30 mars 2023
On Books, Fire and the Written Word (II)
Read the first part here
The written word and the prophets of the apocalypse
During the 90s, people in Kosovo attributed an almost mythical power to books, newspapers and, generally, anything in writing. Alternativa, a political magazine, began to be published in Ljubljana, because due to its critical tone towards official politics, its publication in Kosovo was impossible. But it arrived in Kosovo illegally, as did many other products at the time, which, due to international sanctions against Yugoslavia (the little that was still left), were no longer on the market. If you were caught with Alternativa, you could suffer more or less the same punishment as if you were caught with a firearm. However, Alternativa was easy to find, read and circulate from hand to hand. People bought newspapers and magazines and, after reading them carefully, preserved and archived them. There were two widely read daily newspapers, Bujku and Koha Ditore, the latter being the first independent newspaper to appear in Kosovo.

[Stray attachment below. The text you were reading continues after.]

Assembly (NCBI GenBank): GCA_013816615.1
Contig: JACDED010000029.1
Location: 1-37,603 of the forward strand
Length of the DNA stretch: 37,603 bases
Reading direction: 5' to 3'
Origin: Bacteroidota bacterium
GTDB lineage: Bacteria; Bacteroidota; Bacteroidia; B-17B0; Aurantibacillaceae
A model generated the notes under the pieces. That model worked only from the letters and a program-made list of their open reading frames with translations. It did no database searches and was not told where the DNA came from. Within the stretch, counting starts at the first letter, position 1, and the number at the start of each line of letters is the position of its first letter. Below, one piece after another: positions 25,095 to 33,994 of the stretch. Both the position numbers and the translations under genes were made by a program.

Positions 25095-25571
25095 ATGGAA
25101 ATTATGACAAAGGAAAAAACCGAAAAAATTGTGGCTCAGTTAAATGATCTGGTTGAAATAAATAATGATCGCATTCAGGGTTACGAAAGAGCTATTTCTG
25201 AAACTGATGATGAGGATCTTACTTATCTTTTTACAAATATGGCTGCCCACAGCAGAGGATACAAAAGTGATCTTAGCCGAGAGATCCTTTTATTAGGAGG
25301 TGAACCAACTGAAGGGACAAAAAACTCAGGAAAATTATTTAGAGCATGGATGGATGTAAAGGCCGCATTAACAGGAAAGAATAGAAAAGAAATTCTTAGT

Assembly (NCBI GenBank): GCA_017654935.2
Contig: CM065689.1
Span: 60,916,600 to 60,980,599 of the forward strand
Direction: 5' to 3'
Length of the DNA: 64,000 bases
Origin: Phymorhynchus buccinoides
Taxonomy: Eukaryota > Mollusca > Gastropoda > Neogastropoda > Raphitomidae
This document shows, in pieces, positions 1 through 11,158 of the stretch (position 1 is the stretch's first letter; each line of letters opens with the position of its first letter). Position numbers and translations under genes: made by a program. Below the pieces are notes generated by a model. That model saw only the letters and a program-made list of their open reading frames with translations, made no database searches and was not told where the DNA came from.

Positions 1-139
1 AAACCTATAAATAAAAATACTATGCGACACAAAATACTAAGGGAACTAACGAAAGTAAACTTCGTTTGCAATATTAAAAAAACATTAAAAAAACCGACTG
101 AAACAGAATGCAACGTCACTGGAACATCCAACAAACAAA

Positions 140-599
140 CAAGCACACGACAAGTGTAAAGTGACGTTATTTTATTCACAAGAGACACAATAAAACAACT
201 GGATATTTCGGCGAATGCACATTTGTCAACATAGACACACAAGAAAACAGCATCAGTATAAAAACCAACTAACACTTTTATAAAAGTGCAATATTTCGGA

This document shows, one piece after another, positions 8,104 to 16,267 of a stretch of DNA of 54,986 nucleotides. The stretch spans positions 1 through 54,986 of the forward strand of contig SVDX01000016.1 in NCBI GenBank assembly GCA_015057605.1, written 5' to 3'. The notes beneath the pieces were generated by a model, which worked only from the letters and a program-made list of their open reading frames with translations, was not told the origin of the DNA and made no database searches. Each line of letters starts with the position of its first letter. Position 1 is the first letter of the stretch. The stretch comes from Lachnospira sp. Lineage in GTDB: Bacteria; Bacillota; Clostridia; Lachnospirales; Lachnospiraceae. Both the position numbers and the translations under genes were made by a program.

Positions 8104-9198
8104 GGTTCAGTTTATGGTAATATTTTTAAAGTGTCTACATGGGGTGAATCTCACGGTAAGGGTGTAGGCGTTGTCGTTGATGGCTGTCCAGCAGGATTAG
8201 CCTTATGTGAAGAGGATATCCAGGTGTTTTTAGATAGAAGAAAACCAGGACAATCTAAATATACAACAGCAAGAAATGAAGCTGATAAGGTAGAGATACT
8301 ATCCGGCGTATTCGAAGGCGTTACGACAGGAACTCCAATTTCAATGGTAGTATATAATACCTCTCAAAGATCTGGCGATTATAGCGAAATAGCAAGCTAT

The publishing activity of newspapers and books, during the 90s, had shrunk and reduced drastically, and this shrinkage had increased people’s hunger for the written word. People became obsessed with preserving daily newspapers and this must undoubtedly be the largest private archiving initiative in the history of mankind. The rafters of houses, basements, and wherever there was little space left were filled with newspapers. It was a biblical attempt to preserve the history that was happening before people’s eyes. The word carried no weight if it was not written. And it was the written word that had to oppose the information darkness that had gripped the country. It also had to oppose the stories and urban myths that began to circulate about the arrival of some elders or prophets, appearing on wooden bridges, deserted roads, or early mornings, giving ominous predictions about the war that would be a carnage...